It is possible in 2020 to stay in your house, by yourself, without interacting in person with another human for months on end. Coronavirus is putting this hypothesis to the test. You could have tacos delivered to your door and left outside. Amazon will furnish you with toilet paper (maybe), vitamins, groceries and even toothpaste, if you feel the need to have good breath for yourself. You could do this while ingesting – by reading, watching and listening – all the right messages about how to live, what is true, who Jesus is and a whole bunch of other important things. And yet, you could still be miserable.
Curt Thompson, an author and thinker on the intersection of our souls and our brains, talks a lot about the word “embodiment.” The part of his work that has really impacted me lately is the brain science and psychology that is proving out what we intuitively know: digital life alone is not enough to live the way we are intended to live. We need physical, in-person interaction to thrive. I believe this is because we are created to be in community with one another, by a God who is in perpetual community. So when we are not, we are not fully us.
Technology is great but all the science, philosophy and theology is overwhelmingly clear: we need each other, in-person.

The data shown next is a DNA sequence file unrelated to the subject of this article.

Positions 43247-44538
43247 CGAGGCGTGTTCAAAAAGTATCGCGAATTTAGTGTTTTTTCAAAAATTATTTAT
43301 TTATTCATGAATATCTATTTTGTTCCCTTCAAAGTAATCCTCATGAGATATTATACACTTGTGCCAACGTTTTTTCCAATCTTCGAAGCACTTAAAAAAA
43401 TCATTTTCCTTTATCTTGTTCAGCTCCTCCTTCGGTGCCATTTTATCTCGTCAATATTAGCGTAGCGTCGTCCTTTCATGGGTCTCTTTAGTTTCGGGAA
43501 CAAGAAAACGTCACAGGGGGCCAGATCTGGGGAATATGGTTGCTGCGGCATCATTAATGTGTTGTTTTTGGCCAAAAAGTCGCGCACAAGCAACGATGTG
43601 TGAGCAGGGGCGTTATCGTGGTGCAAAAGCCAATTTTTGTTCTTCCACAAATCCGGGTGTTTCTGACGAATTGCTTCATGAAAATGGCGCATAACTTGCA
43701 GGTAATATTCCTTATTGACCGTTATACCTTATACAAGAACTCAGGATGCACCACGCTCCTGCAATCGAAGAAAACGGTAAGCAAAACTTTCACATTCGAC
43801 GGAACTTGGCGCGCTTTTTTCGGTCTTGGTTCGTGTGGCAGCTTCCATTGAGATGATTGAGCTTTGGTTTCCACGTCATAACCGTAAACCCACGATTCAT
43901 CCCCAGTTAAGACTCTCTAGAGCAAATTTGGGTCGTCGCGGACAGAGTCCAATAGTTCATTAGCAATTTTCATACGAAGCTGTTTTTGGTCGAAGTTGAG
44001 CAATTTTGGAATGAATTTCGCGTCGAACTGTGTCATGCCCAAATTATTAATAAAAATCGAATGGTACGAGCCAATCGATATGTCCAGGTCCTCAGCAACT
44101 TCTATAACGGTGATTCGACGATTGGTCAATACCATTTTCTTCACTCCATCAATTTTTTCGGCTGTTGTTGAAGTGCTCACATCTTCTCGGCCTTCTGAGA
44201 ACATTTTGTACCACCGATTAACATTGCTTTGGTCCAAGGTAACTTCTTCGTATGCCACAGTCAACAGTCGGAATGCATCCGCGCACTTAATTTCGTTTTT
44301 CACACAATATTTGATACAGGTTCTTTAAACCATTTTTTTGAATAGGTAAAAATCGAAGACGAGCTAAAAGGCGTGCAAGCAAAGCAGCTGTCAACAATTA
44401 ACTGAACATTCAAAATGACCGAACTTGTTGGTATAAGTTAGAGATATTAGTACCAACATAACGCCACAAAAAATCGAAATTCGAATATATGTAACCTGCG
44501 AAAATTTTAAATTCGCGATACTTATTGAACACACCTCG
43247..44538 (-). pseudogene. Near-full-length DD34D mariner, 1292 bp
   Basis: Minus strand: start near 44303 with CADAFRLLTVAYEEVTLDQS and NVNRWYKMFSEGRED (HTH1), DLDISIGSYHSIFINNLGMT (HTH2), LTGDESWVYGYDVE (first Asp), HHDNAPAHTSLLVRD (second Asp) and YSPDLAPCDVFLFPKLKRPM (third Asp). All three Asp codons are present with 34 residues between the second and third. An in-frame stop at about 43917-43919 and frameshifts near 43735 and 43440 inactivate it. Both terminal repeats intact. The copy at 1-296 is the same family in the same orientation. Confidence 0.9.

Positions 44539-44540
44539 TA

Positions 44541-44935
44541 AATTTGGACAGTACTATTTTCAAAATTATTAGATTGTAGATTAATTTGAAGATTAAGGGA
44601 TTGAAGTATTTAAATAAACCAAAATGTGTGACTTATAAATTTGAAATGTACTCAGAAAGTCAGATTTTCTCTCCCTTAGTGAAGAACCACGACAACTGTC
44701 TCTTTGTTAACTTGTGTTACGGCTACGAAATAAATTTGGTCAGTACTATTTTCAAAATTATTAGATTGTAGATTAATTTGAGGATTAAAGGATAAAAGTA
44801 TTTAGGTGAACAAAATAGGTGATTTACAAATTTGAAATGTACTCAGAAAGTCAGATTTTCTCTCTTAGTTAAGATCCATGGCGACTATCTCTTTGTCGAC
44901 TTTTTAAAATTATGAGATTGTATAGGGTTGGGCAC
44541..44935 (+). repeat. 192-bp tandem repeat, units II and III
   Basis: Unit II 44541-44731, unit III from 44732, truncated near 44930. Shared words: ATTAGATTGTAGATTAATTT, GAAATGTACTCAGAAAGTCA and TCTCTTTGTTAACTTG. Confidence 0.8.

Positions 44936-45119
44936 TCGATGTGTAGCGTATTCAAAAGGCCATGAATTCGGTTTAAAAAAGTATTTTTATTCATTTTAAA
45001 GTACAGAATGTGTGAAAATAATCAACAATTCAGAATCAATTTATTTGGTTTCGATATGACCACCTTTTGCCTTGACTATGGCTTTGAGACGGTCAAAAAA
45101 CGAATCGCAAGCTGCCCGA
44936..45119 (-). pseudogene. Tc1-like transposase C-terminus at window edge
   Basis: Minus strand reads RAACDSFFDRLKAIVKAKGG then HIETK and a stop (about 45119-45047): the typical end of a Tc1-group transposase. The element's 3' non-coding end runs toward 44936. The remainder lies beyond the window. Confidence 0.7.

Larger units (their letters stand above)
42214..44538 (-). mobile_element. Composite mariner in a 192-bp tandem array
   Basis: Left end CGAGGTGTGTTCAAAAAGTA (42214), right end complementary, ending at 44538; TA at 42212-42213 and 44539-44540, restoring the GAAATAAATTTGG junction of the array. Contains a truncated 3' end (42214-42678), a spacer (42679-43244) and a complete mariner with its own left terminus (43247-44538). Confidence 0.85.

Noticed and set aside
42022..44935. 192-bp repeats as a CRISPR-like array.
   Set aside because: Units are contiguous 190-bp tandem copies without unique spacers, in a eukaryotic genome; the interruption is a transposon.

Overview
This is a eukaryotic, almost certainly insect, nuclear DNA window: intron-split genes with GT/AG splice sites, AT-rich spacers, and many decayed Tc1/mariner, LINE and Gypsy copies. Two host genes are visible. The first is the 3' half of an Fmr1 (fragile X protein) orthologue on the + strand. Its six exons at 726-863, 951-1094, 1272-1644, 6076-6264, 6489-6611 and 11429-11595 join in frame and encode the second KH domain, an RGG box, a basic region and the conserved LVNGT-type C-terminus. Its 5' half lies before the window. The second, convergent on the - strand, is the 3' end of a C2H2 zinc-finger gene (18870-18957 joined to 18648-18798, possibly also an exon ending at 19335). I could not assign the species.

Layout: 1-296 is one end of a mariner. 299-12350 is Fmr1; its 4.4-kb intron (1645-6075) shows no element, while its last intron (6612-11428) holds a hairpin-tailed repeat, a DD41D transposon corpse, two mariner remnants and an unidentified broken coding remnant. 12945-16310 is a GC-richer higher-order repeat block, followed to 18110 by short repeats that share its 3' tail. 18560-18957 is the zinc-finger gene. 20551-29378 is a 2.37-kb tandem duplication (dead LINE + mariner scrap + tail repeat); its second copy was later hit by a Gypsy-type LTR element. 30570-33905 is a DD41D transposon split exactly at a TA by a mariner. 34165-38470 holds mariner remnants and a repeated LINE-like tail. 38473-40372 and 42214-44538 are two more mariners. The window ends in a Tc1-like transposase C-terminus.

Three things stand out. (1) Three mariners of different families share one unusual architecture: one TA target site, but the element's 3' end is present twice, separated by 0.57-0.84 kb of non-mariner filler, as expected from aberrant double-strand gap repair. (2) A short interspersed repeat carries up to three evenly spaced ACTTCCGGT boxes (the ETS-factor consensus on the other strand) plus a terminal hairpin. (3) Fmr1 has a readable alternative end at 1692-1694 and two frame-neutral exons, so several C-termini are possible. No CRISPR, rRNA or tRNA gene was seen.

This can feel deep and overwhelming in this moment. “How are we gonna do that right now!?” But it doesn’t need to be. Before technology separated us and Coronavirus mandated it, people got to know each other primarily by working alongside one another, living in the same communities for their entire lives, families knowing generations of families and, generally, being in proximity, every day. This is still possible – though because it’s no longer seen as “necessary,” it will take some work.
We can start now, even in the era of “social distancing,” by simply learning more about one another. Here’s the great thing – we know this reveals, over time, much about who we are more deeply. And that’s when the really good stuff starts to kick in.
So, when this whole ‘social distancing’ starts to fade and we go back to normal life, make a challenge for yourself to eat a meal with someone who is, or should be, a part of your normal week pretty much every week. Maybe even reach out to them now and let them know you’d love to incorporate that when things go back to normal!
For the moment, with us currently not going to one another’s homes, get creative! One great idea is to do an ‘embodied’ activity over facetime. For example, I heard of two moms who recently facetimed while water coloring together. Or it could be another variation of some project. Some activity done at the same time and in the same way, gives us the most sense of ‘together’ we can have right now. And so desperately needed!
So, take a minute to think about who it should be and what you could do. Then reach out to them, right now. It’s how we’re meant to live – and life together will always be better.
Grace and Peace,
Pastor Joel & Jeff